Firearms Create Fantastic 5E D&D Storytelling Opportunities
Over at Nerdarchy the YouTube channel Nerdarchists Dave and Ted get locked and loaded for a discussion of the place for firearms in fifth edition Dungeons & Dragons. They go over where and how firearms appear in 5E D&D and touch on perspectives related to included them in games. For me the question of whether firearms feel appropriate for D&D brings up a broader view of just what kind of fantasy D&D represents. So let’s get into it.
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Technology’s role in 5E D&D
The very first sentence of the introduction in the Player’s Handbook describes 5E D&D as a storytelling game in worlds of swords and sorcery. Right off the bat this description implies settings where magic forms the basis for technology. The first chapter of the Dungeon Master’s Guide supports this implication too where it states how technology and society are based on medieval norms form the baseline assumed by the rules.
There’s certainly room to consider firearms in this context. Medieval times refers to the Middle Ages, which lasted from the 5th to the late 15th century. This period means a huge span of time! It includes when black powder (or gun powder) was invented during the 9th century so in this sense it’s not far fetched in the least for firearms to find a place in a standard 5E D&D campaign.
Another place to look is Appendix E in the PHB. Every edition of the game includes this section of inspirational reading where the designers of each edition share the works that inspired them along with Gary Gygax’s original list from the game’s original text. A great deal of fantasy literature appears in these appendices and some of them create a direct line between swords and sorcery fantasy blended with higher technology. For example Michael Moorcock’s Hawkmoon series refers to the adventures of a version of the Eternal Champion. In this case Hawkmoon’s adventures take place in a post apocalyptic works with elements of medieval society like swords and horse-based transport with advancements like laser weapons and ornithopters.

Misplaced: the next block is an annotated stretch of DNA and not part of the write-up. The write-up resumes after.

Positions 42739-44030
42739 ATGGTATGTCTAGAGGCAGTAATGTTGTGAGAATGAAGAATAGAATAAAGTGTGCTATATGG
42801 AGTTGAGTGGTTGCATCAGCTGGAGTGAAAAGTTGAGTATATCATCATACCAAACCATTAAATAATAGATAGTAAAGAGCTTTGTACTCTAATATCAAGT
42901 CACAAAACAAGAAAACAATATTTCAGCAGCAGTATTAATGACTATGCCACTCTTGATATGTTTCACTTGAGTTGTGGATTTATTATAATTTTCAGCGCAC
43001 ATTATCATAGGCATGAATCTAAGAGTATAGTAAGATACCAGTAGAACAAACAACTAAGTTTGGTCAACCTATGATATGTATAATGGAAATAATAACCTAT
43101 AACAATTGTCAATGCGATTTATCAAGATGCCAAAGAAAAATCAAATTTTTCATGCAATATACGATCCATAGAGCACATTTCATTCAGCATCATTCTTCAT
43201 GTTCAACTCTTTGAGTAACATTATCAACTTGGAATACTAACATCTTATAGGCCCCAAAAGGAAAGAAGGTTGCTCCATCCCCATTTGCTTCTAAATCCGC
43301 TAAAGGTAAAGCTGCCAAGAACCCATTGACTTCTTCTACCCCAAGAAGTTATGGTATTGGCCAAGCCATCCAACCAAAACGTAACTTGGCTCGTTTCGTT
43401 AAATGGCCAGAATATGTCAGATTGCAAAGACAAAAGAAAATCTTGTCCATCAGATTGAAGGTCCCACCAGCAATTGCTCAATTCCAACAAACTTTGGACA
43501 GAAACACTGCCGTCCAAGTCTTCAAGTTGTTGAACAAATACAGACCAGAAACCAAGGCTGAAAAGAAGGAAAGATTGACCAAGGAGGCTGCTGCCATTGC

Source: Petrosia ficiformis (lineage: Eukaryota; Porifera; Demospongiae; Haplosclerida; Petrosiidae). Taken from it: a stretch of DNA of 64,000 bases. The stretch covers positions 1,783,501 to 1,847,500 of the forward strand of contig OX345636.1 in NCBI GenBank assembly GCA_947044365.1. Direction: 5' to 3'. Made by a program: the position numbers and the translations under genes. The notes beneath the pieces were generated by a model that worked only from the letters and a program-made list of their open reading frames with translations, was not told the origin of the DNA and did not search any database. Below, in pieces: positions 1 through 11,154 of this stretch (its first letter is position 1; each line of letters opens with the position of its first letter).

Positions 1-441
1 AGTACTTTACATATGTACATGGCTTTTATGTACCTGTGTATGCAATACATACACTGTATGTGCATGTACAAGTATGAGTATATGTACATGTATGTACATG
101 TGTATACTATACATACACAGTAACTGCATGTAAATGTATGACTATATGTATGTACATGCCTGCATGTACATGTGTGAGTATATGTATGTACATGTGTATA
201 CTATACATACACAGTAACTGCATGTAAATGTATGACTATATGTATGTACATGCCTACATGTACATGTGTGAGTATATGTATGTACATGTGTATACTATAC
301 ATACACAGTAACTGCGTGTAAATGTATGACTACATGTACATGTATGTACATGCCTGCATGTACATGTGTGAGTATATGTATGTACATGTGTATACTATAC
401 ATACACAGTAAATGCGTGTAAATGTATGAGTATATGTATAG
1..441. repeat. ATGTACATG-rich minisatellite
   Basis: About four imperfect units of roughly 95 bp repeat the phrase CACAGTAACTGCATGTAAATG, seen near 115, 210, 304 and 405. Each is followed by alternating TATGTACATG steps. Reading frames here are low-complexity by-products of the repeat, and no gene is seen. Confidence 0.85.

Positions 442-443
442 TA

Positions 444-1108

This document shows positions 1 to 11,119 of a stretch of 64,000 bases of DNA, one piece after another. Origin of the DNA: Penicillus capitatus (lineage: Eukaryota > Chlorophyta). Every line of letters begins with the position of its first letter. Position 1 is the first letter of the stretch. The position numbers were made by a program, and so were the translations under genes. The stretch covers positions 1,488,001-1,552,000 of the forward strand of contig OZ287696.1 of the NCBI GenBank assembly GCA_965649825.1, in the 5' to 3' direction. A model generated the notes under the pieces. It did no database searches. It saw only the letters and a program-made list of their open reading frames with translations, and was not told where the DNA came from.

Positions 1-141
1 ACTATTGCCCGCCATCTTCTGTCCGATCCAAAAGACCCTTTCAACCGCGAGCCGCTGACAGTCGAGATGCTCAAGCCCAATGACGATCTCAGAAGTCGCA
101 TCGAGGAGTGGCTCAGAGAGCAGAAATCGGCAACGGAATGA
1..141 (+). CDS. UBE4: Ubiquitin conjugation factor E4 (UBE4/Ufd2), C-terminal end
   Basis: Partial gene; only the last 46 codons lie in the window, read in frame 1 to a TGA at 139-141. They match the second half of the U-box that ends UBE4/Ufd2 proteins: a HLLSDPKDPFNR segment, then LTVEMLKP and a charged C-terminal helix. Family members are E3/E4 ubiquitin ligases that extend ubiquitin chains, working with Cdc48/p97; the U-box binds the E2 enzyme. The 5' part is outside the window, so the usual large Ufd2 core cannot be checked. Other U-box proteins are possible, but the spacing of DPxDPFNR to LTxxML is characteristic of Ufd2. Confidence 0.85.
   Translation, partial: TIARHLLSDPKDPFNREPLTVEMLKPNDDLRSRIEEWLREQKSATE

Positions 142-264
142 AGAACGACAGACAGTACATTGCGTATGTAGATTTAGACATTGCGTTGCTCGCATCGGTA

The question then becomes if there’s a place for firearms in your particular 5E D&D world and if so in what capacity. Chapter 9 in the DMG includes a section on firearms with examples ranging from black powder pistols and muskets to antimatter rifles. Mechanically these examples here in many cases present firearms as much more powerful than the more conventional weaponry 5E D&D characters wield. Herein lies the space for exploring firearms in your games — as storytelling devices.
All things being equal it can be challenging for players to wrap their heads around how and why firearms appear in 5E D&D. Exceptions exist of course, most notably through the artificer class where firearms are explicitly mentioned with a caveat of approval from individual Dungeon Masters. Conversations about firearms in the game often include the perspective on magic and beg the question why this more crude technology might develop when magic exists.
Given these circumstances I think firearms make terrific additions to a campaign. Not every nation can boast equal levels of magical might. Firearms represent a way for civilizations to level the playing field. Imagine a nation with zero magical resources rapidly growing in power through technological might in the form of firearms. There’s no counterspell for bullets and cannon fire!
At the end of the day whether firearms belong in 5E D&D remains in the hands of individual groups. The fantasy worlds of D&D speak to the imaginations of the players and not the system. The fantasy genre encompasses a tremendously vast scope and the game itself has evolved far beyond the roots in the European medieval milieu. Players around the world discovering D&D interpret the game and its rules through the lens of their own imaginations and this helps the game flourish.
So, do firearms belong in D&D? This is 100% up to each group of players just like anything else in their individual games. In my own setting like other aspect of the game they exist when it becomes relevant in the same way any other part does. The circumstances mirror all the monsters in the game in the sense they don’t necessarily exist in a setting until they’re introduced. When they serve to introduce a plot, create tension or help the players tell the emergent story of their characters then firearms become as important and natural as anything else.